A recent jury verdict in an FCA lawsuit pending in the United States District Court for the Middle District of Florida resulted in a not-so-subtle reminder of just how high the stakes can be in such litigation. On February 15, 2017, in U.S. ex rel. Ruckh v. Genoa Healthcare, LLC, a case in which both the United States and the state of Florida declined to intervene, the jury returned a verdict finding that the operators of 53 skilled nursing facilities (SNFs) had committed FCA violations resulting in more than $115 million in damages. The FCA violations resulted from the submission of false claims to Medicare and Medicaid stemming from the inflation and upcoding of Resource Utility Group (RUG) levels for patients and false certifications that the SNFs had created timely and adequate patient care plans.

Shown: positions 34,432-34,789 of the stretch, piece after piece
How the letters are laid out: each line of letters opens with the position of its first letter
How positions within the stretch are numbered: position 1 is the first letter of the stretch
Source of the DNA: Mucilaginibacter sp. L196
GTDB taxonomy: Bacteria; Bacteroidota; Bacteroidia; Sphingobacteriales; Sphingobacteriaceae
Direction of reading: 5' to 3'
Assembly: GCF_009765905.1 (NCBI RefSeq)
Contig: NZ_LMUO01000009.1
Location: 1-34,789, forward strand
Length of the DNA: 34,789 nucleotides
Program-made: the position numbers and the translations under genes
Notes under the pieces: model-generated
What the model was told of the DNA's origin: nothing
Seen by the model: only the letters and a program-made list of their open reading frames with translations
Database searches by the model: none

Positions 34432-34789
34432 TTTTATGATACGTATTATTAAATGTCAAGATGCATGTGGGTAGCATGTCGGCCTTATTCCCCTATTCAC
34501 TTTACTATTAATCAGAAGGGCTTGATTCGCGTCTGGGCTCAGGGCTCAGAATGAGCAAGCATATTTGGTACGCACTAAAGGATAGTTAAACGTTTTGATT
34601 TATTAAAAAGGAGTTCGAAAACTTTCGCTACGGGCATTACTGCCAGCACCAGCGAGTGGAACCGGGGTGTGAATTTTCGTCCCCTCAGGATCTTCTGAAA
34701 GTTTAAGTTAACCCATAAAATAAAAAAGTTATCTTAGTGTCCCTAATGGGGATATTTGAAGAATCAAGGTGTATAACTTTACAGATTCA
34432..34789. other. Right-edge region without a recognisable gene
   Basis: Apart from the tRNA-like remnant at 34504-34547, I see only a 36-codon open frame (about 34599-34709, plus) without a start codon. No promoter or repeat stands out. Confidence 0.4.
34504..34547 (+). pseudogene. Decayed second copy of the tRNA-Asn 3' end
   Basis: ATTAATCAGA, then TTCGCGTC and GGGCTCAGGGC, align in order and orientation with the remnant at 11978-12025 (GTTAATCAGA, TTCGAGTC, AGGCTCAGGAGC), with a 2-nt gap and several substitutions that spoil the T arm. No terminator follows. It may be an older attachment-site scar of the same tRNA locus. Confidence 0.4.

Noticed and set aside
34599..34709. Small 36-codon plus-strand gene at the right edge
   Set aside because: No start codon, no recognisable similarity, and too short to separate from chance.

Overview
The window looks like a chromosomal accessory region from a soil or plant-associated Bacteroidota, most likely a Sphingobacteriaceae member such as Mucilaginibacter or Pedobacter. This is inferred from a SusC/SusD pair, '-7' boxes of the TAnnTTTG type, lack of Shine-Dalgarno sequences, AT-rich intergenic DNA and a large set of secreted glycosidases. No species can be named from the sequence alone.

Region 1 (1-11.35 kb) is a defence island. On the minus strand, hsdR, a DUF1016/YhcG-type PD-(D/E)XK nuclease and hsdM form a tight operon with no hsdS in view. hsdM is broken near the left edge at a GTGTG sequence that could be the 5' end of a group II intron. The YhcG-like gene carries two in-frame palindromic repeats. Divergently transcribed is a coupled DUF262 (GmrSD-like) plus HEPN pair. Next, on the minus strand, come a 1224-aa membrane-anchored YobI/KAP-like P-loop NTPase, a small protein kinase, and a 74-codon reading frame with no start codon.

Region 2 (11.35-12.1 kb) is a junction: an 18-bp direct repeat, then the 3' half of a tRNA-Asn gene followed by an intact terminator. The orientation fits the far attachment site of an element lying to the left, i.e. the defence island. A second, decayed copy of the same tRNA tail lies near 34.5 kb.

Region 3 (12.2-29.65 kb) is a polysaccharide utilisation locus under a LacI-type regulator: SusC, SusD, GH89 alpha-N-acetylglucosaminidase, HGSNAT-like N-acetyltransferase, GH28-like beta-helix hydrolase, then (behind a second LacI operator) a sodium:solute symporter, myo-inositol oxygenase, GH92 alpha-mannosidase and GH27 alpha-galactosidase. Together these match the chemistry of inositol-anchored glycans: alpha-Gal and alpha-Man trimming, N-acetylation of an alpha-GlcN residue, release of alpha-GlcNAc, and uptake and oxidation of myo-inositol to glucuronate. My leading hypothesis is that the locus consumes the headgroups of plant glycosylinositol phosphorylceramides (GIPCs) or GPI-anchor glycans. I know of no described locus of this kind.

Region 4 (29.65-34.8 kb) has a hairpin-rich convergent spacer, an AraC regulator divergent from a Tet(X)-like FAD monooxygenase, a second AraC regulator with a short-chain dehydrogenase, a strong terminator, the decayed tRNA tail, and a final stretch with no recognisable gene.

The jury's verdict represented only actual damages. On March 1, 2017, the district court assessed a statutory penalty of $5,500 per claim to 446 false claims and trebled the jury's damages number, the result being a staggering judgment of almost $348 million. This dwarfs even the largest of the long-term care settlements that have preceded it.
To continue reading the content in this article on the firm's Inside the FCA blog, please click here to view the post.
Bass, Berry & Sims' Inside the FCA blog features news, commentary and thought leadership covering FCA, healthcare fraud and procurement fraud.